Fayette needs more income survey returns 2012.07.11

Written by David Green.

By DAVID GREEN

Time is running short before Fayette might have to toss away any hope of obtaining $600,000 in grant money to help pay for the sewer separation project that could start as early as this fall.

Without that grant, residents will need to add that much extra to their own share of the project’s cost. With the current 513 water/sewer accounts, an even split of the cost would add an additional $1,170 for each family over the course of the payback period at zero percent interest.

The cost would increase to $1,480 at two percent interest and to about $2,400 at six percent interest.

“I’m really worried about you,” Roberta Acosta of the Rural Community Assistance Program told village council members June 27. “You’re just not going to do any better than [this grant].”

Acosta has worked with the village on various projects over recent years and she’s currently assisting with grants and loans for the sewer project.

In order to apply for the grant, the village must present income data.

“The new census data has you much higher than where we believe the village should be,” she said, “but unfortunately we’re not having a lot of success with that.”

Median household income data was collected in 2003, Acosta said, but it must be recertified. Forms were mailed to randomly-generated addresses, and when returns failed to meet the quota, council members spent some time going door to door.

Acosta said there are 130 valid responses, but 247 are needed. To qualify for the grant, the village must prove that at least 51 percent of the residents fall into the low-to-moderate income range.

Acosta brought a new survey form that  she hopes will make some residents more comfortable in responding. It asks for three pieces of information: the address of the residence; the number of people living at the residence; an indication of the income range of the family. A resident is asked to check a box showing the income range that matches the family.

Acosta gave council members until July 13 to try again. She would tabulate data again and there would be one additional week before the deadline. Council member Julia Ruger suggested sending surveys along with water bills to those addresses chosen to receive one. Bills are due July 15.

There’s one other complicating factor, she said. If the village doesn’t have a contract for the project signed by the end of the year, the $4.8 million grant from the Ohio EPA will disappear.

This is very, very important to the community, Acosta said.

  • Front.pokemon
    LATEST CRAZE—David Cortes (left) and Ty Kruse, along with Jerred Heselschwerdt (standing), consult their smartphones while engaging in the game of Pokémon Go. The virtual scavenger hunt comes to life when players are in the vicinity of gyms, such as Stair District Library, and PokéStops such as the fire station across the street. The boys had spent time Monday morning searching for Pokémon at Wakefield Park.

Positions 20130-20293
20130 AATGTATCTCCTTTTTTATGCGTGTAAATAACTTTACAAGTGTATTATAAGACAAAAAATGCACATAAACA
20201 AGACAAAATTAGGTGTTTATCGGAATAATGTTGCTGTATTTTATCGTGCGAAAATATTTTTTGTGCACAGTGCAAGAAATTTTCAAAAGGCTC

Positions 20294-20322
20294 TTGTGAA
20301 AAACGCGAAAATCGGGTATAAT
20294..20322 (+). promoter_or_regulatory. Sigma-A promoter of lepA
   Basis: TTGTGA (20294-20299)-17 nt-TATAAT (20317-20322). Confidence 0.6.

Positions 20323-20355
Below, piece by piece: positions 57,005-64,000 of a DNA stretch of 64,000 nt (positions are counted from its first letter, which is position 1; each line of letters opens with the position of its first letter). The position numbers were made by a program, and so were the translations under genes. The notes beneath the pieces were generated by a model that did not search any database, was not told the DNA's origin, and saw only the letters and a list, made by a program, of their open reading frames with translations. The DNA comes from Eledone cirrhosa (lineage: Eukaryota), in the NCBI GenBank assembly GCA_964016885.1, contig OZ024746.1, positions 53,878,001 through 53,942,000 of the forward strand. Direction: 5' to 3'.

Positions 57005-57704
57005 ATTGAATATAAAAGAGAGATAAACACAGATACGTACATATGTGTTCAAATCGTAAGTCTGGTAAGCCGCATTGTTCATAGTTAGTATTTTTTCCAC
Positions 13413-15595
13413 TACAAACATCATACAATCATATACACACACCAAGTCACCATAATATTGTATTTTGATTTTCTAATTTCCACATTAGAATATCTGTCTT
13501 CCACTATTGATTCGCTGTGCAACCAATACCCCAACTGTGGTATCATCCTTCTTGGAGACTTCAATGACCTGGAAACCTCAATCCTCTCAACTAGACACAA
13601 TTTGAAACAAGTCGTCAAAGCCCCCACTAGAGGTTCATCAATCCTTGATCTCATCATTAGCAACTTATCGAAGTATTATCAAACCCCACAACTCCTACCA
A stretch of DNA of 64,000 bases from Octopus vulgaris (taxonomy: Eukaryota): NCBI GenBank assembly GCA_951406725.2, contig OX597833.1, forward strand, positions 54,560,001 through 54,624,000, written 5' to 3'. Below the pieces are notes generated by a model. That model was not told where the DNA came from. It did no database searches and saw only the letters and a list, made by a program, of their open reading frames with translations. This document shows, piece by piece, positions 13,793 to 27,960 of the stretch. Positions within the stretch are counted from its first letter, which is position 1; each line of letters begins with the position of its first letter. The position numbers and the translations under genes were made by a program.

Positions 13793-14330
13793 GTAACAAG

• Front.drum
    on your mark, get set, drum!—Drew Joughin (black shirt), Maddox Joughin and Kaleea Braun took the front row last week when Angela Rettle and assistants led the Stair District Library Summer Reading Program kids in a session of cardio drumming. The sports and healthy living theme continued yesterday with a Mini Jamboree at Lake Hudson State Park arranged by the Michigan Department of Natural Resources. Next week’s program features the Flying Aces Frisbee show.
  • Girls.on.ride
    NADIYA YORK and Aniston Valentine take a spin on the Casino, one of the rides offered at Wakefield Park during Morenci’s Town and Country Festival. This year’s festival remained dry but with plenty of heat during the three-day run. Additional photographs are inside this week’s Observer.
  • Front.softball
    Angela Davis (2) and teammate Allison VanBrandt break into a jig after Morenci's softball team won its third consecutive regional title.
  • Front.art.park
    ART PARK—A design created by Poggemeyer Design Group shows a “pocket art park” in the green space south of the State Line Observer building. The proposal includes a 12-foot sculpture based on a design created by Morenci sixth grade student Klara Wesley through a school and library collaboration. A wooden band shell is located at the back of the lot. The Observer wall would be covered with a synthetic stucco material. City council members are considering ways to fund the estimated $125,000 project and perhaps tackling construction one step at a time.
  • Front.train
    WRECKAGE—Morenci Fire Department member Taylor Schisler walks past the smoking wreckage of a semi-truck tractor on the north side of the Norfolk and Southern Railroad tracks on Ranger Highway. The truck trailer was on the south side of the tracks
  • Funcolor
    LEONIE LEAHY was one of three local hair stylists who volunteered time Friday at the Morenci PTO Fun Night. Her customer, Aubrey Sandusky, looks up at her mother while her hair takes on a perfect match to her outfit. Leahy said she had a great time at the event—nothing but happy clients.
  • KayseInField
    IN THE FIELD—2004 Morenci graduate Kayse Onweller works in a test plot of wheat in Texas. She’s part of Bayer CropScience’s North American wheat breeding program based in Nebraska, where she completed post-graduate work in plant breeding and genetics.
  • Front.soccer.balls
    BEVY OF BALLS—Stair District Library Summer Reading Program VolunTeens, including Libby Rorick, back left and Ty Kruse, back right, threw a dozen inflatable soccer balls into the crowd during a reading of “Sergio Saves the Game.” The sports-themed program continues on Wednesdays through July 27.
  • Front.art.park
  • Front.drum
  • Shadow.salon

Weekly newspaper serving SE Michigan and NW Ohio - State Line Observer ©2006-2016